Part of running my company is about making the things I love, imagine or have seen in my decades of vintage dealing and collecting. That process isn't just about some drop-off replicate and wear thing––it requires design, construction, testing, developing, redeveloping, the process is time consuming and intricate to create a perfect item.
I am not building thousands or even hundreds of garments; sometimes just building one good thing but the goal is perfection and that is counter intuitive compared to the current models of capitalism.
It is the 1930s 40s model without the infrastructure. This year I drove 13 hours north to north of Wawa Ontario to meet my very special 30 something tribe and hunt forage and fish in the cold shoulder season of the north. We tested out our deadstock Nova Scotia Textiles waffle shirts, Brisbane Moss moleskin campshirts, hats and other gear against the sub zero fall weather.
Mark, Luke and Jesse came down the old overgrown logging roads at different arrival times. We set up in the dark to be honest the first day was a bit brutal, but also magically beautiful. The fall colours were spectacular this year, but the early snowfall was unexpected. The boys brought a bike, ATV and boat mostly Luke and I were walking overgrown long forgotten logging paths. Spruce hen and ruffled grouse really stand out in the snow but the Himel gear in layers worked to keep my Southern Ontario ass warm. These boys don't mind the cold but I am a touch weak.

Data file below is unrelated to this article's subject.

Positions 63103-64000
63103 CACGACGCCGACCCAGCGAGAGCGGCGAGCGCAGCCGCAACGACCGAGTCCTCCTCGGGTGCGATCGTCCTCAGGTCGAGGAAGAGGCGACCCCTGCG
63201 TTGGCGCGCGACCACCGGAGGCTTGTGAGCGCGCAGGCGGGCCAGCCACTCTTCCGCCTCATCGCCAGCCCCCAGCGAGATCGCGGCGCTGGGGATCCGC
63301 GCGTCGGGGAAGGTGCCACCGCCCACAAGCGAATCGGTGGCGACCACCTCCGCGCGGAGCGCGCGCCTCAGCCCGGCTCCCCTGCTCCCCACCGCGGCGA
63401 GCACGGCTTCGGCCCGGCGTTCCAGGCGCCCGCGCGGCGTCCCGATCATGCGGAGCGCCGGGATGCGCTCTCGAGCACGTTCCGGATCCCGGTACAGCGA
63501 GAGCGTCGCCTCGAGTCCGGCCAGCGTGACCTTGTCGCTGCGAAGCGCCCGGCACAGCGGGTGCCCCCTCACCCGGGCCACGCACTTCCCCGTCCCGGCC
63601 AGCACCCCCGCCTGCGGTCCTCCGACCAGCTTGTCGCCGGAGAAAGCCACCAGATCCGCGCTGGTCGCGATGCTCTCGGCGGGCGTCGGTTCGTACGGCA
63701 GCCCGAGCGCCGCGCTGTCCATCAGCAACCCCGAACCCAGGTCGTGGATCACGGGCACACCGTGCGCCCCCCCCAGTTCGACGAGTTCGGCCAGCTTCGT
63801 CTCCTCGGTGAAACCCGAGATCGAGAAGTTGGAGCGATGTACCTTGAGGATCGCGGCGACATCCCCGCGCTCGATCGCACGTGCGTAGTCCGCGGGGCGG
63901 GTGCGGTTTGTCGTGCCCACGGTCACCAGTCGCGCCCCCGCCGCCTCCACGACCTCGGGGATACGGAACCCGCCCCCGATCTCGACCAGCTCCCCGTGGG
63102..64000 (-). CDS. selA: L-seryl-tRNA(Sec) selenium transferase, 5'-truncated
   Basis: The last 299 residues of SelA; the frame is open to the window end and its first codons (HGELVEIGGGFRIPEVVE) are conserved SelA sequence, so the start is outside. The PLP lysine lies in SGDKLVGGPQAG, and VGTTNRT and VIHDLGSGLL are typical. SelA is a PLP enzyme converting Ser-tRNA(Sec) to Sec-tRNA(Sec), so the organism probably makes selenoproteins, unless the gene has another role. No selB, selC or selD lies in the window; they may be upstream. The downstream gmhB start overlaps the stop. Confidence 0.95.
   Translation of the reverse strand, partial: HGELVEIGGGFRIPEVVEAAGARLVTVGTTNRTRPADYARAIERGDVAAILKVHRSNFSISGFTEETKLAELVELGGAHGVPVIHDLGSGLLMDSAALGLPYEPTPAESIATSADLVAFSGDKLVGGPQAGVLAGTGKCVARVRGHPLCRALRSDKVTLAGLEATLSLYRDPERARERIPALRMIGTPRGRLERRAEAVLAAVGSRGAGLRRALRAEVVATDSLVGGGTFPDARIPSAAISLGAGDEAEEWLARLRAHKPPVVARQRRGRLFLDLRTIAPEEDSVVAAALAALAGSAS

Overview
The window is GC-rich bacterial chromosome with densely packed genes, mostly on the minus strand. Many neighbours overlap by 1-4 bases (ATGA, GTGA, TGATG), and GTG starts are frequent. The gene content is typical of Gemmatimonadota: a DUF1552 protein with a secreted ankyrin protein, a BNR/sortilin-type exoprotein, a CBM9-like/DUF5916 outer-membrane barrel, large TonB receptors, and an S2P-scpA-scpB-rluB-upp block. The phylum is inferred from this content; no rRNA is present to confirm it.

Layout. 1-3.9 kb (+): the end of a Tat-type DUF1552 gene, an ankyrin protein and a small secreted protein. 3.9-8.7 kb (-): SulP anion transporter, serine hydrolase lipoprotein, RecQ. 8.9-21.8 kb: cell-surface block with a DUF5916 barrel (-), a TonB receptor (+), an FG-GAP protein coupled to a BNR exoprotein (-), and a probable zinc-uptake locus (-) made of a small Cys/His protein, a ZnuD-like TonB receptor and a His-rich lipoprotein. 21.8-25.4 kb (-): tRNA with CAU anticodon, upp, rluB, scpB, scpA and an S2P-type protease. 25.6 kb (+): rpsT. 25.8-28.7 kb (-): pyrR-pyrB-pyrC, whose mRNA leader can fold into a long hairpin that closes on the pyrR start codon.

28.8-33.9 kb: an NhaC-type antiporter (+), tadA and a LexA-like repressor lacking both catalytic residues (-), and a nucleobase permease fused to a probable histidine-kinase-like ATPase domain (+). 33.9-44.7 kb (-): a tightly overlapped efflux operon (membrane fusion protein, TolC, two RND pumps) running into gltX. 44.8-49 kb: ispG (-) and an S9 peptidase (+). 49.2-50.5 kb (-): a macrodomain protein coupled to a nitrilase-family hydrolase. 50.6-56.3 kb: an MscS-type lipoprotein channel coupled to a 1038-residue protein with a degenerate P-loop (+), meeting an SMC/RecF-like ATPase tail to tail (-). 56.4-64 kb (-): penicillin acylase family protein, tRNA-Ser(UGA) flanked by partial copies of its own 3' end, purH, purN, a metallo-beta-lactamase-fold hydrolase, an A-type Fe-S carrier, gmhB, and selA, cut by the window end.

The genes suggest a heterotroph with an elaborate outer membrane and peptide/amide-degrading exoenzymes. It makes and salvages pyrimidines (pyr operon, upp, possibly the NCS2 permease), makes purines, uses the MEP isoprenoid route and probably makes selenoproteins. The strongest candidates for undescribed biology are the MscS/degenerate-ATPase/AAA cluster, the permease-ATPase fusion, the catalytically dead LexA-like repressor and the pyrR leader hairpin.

Luke is a brother from another mother. Our first chilly night included charcuterie from Bruni's, a traditional butcher shop that Bruni himself smokes, stuffs, ages and cures all his own meat in the back, also Luke's own salami and prosciutto made from a pig Jesse grew and slaughtered last year. We stayed warm in the camp shirts and Luke shared one of his prized pipefulls of tobacco from his pipe made by a world class pipe-maker in Toronto, now retired.
We were out for birds, fish and my new obsession, wild mushrooms. Luke brought his grandpa's 1940s Winchester and days of walking talking and bonding began! Lobster mushrooms and Winter chanterelles were bursting out from the snow!
Stay tuned for Part 2...
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